In medieval Japan when a ruler would break a tea pot or bowl they would send it back to China for repairs… and the vessel would inevitably come back stapled together with ugly metal staples… so eventually the Japanese created their own form of repair—Kintsugi, in which broken vessels were repaired with gold or silver—so the broken place became the most beautiful portion of the piece.
          Likewise, how a Christian community, the Church, reacts when we sin against one another can end up vengeful and ugly.
          Or it can end up repairing the breach and shining forth the light of Christ, re-shaping us for the better.
          Think about parenting. If your daughter calls her brother a name you could allow him to call her a name back,
or you could get her to apologize and say something nice about him as restitution, you could repair the broken relationship.

          And so Jesus’ advice as found in Matthew steers us to the 2nd way—the golden way, that repairs the breach and brings us toward being Christ in the world.

         Firstly, the initial step is one of discretion—the sin is brought up one-on-one.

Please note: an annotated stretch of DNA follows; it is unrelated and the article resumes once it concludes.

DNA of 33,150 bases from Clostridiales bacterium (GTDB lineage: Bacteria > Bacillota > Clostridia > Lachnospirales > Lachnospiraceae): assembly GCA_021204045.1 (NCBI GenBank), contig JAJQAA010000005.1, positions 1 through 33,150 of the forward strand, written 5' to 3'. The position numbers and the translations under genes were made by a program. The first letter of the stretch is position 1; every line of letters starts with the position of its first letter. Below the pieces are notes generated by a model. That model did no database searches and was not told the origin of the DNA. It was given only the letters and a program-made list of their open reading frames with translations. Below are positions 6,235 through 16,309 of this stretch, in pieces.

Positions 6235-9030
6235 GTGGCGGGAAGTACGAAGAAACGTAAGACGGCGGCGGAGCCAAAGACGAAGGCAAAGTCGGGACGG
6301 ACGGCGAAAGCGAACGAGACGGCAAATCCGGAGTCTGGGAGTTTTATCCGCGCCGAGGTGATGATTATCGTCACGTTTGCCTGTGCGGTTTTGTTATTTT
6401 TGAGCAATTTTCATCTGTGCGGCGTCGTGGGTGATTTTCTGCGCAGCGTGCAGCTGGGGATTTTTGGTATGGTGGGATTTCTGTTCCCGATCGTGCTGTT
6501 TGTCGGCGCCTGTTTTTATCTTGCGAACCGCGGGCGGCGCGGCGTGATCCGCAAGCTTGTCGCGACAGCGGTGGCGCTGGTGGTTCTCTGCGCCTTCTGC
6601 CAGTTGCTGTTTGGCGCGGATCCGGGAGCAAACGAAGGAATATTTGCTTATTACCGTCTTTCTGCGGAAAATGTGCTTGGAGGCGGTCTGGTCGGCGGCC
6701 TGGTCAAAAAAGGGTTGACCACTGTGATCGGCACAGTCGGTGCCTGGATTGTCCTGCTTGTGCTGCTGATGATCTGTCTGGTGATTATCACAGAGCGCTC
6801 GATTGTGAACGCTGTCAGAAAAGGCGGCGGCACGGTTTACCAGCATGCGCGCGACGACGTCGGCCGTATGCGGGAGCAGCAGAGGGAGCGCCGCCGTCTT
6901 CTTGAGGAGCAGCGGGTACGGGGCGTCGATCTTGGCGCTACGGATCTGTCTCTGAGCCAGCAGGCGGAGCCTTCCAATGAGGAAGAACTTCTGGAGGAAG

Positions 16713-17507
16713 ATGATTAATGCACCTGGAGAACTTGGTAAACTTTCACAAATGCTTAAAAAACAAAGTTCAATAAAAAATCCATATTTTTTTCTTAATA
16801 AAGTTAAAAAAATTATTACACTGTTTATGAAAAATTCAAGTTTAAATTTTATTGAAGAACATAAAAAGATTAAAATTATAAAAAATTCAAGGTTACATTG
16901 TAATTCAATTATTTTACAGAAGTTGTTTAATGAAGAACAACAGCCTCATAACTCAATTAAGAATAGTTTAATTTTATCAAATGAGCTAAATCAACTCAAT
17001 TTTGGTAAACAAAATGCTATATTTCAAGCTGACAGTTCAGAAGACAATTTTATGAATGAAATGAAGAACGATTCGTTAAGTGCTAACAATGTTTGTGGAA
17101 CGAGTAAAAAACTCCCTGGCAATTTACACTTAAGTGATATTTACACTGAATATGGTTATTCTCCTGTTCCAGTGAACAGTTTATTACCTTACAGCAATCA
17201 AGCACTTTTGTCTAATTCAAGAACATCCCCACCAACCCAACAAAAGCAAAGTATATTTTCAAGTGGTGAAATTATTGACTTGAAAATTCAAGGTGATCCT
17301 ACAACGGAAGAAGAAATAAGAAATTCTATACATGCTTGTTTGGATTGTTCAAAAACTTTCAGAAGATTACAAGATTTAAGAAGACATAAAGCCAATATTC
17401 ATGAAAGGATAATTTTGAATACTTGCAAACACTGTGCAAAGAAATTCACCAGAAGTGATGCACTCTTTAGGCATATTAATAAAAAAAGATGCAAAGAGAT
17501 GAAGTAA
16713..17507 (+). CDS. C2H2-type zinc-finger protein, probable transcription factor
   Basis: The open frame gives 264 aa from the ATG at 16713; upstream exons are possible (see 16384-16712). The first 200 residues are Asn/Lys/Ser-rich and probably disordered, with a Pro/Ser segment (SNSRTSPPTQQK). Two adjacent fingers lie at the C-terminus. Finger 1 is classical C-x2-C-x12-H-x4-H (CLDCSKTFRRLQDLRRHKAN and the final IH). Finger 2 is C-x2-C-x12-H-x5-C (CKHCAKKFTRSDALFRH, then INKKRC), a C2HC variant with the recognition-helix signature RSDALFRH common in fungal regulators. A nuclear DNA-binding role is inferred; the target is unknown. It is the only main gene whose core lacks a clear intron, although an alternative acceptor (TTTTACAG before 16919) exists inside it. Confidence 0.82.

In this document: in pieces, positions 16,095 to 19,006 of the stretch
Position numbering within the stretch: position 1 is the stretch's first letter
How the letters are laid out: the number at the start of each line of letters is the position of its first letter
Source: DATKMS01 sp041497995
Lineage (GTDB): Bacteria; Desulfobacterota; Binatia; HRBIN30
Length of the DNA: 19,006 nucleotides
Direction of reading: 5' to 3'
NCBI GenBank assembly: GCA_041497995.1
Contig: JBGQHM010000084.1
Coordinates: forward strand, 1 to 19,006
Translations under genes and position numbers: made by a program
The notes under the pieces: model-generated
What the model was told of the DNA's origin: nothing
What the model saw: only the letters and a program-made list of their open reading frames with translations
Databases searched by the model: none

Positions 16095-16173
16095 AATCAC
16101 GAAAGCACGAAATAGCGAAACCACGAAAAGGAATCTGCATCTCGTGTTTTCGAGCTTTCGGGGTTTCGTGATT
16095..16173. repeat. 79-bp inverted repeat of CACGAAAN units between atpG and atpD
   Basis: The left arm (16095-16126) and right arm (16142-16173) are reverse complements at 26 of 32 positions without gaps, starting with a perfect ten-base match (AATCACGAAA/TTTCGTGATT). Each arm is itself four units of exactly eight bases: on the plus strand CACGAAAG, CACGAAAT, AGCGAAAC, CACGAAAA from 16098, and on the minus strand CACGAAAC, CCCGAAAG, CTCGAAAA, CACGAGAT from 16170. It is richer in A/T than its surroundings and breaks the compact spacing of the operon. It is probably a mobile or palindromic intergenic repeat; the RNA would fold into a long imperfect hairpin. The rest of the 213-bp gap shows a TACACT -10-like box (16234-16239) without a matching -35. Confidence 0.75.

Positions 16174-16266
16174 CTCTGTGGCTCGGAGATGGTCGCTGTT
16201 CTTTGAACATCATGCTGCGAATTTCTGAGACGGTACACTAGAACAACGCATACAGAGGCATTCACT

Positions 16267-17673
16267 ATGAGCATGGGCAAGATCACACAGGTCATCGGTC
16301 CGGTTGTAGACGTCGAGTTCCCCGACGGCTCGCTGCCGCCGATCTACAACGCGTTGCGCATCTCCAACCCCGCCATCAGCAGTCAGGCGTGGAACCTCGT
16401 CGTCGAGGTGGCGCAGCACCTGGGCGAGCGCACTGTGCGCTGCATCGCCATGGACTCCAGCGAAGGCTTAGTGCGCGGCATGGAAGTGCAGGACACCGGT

Randomly embarrassing your sister or brother in Christ in front of a bunch of people isn’t the point,
but instead the point is getting them to repent, so you can forgive them.

          If that fails, the second step is to get a few people to help you confront them about the sin—and this is important—this 2 or 3 witnesses business is legal language that the Rabbis would understand, the question is, “do they have a case?”
After all, sometimes a trivial thing can be blown out of proportion and it takes a few faithful friends to say, “Hey, they didn’t mean that the way you took it.”
You are not trying to make your brother or sister in Christ walk on eggshells around you because you’re too sensitive,
you’re getting them to repent, so you can forgive them.